Next week will bring the first Chatham Historic Dockyard conference at which Dr Martin Watts (CCCU lecturer and member of the Centre) will be speaking on ‘Chatham Dockyard at the heart of industry and sea power’, and I’ll hope to have some information about this event from Martin after next Friday.
‘Picture This’ is a web-based project run jointly by Canterbury Cathedral Archives and Library, the University of Kent, and the Centre for Kent History and Heritage (CKHH) at Canterbury Christ Church University, available on the Cathedral’s website https://www.canterbury-cathedral.org/heritage/collections/picture-this/ . The aim of the project is for researchers at the two universities to write short and accessible pieces about medieval and early modern items in the Cathedral’s collections for everyone to enjoy. The co-ordinators of the project are Cressida Williams, Head of Archives and Library, Stuart Palmer from University of Kent, and Diane Heath from CKHH.
It has been another busy week with several lectures, meetings, a workshop and planning for future events. Of the lectures, I’ll give a short report on Professor David Carpenter’s talk for the local Historical Association because it was chaired by Professor Louise Wilkinson, and her fellow director of the Centre, Professor Jackie Eales, gave the vote of thanks. To note, among his recent publications is Magna Carta (in the Penguin Classics series – an excellent buy).
As we are now in November, I thought I would start off this week with news of the Centre’s three evening lectures this month and next, two of which are joint events with the Friends of Canterbury Archaeological Trust, as well as mentioning the Medieval Canterbury Weekend on 6-8 April 2018 for which tickets are already selling well. To see what is available the website is at: www.canterbury.ac.uk/medieval-canterbury and as before we hope to raise funds for the Ian Coulson Memorial Postgraduate Award.
Even though it is a couple of weeks away, I thought I would draw your attention to the Centre’s next joint evening lecture with the Friends of Canterbury Archaeological Trust (FCAT) on Thursday 16 November at 7.00pm in Newton, Ng07 when Clive Bowley, who was for a long time Canterbury City Council’s conservation officer, will be discussing a selection of Canterbury’s many timber-framed buildings. I am sure this will be a fascinating talk, so do please come along if this interests you.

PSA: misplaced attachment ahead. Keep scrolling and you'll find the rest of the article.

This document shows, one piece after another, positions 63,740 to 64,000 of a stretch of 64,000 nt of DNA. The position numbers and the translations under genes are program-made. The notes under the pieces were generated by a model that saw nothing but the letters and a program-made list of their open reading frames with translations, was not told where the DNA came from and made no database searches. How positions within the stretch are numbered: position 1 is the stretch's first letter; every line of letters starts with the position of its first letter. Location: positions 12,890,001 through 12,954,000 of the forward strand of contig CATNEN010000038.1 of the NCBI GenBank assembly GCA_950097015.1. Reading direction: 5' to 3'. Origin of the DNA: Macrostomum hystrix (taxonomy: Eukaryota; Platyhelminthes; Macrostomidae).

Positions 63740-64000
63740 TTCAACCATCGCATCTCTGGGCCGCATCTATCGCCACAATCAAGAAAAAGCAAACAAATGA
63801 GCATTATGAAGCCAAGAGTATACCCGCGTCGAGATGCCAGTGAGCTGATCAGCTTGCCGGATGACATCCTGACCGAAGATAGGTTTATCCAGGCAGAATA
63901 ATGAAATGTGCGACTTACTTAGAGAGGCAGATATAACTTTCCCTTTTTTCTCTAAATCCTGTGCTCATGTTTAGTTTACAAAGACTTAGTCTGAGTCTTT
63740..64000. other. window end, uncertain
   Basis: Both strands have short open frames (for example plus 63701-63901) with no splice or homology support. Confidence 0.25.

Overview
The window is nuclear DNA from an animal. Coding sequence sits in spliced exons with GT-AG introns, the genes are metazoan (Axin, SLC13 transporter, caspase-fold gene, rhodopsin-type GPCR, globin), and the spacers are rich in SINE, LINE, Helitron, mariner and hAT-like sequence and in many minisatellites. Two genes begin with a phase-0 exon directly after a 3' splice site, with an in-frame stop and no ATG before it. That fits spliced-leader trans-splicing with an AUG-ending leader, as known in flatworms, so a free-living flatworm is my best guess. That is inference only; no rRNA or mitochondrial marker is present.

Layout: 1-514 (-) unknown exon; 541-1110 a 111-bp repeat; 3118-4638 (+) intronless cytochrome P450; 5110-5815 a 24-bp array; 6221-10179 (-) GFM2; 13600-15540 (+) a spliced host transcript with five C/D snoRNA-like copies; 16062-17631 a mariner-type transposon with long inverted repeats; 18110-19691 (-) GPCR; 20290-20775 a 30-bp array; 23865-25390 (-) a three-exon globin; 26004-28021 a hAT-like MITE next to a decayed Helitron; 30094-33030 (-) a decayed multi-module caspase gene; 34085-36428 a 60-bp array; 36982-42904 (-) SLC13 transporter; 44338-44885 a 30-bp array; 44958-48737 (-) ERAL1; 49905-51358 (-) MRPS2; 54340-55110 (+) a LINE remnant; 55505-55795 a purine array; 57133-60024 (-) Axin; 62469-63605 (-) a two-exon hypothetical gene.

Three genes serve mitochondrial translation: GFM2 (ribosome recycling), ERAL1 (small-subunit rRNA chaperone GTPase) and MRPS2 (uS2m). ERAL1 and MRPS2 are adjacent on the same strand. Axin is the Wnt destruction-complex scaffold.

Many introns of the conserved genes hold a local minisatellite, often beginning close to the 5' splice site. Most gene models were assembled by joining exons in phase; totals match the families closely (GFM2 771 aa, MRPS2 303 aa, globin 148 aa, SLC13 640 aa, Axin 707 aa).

This has been a busy week that has included a fascinating double-bill on Thursday about funerary archaeology and leading a Canterbury Festival walk around St John’s hospital yesterday, a medieval gem which is ‘hidden’ behind its Tudor gateway. I mention the latter because it will also feature in the Medieval Canterbury Weekend in 2018 – see details at www.canterbury.ac.uk/medieval-canterbury
I have been asked to pass on news of an archaeology lecture that is being given at Canterbury Christ Church on Thursday 19 October in Newton Nf03-04 at 5pm. It is entitled ‘Not Just the Bare Bones: Bioarchaeology of Roman Canterbury and the American Southwest’.
This week I decided to wait until after the Garden History Study Day yesterday to write the blog, but before I get to that I just want to announce that the Medieval Canterbury Weekend 2018 webpages are now live. They can be reached at www.canterbury.ac.uk/medieval-canterbury and bookings are taking place already.
This week has brought the start of the academic year, I hope the final touches to the Medieval Canterbury Weekend 2018 webpages so that they can go live next week and the Nightingale Lecture. This year was the sixth and the third to be held jointly by the Centre and the Agricultural Museum, Brook at Canterbury Christ Church.
Many thanks to Dr Diane Heath for her blog last week about Professor Sandy Heslop’s lecture on St Anselm’s crypt in Canterbury Cathedral and the torchlight exploration of the crypt after his lecture. As a follow-up event, the Centre held an ‘Envisioning Workshop’ the next day with the intention of thinking how the ‘crypt creatures’ might be used to engage with a wide range of audiences.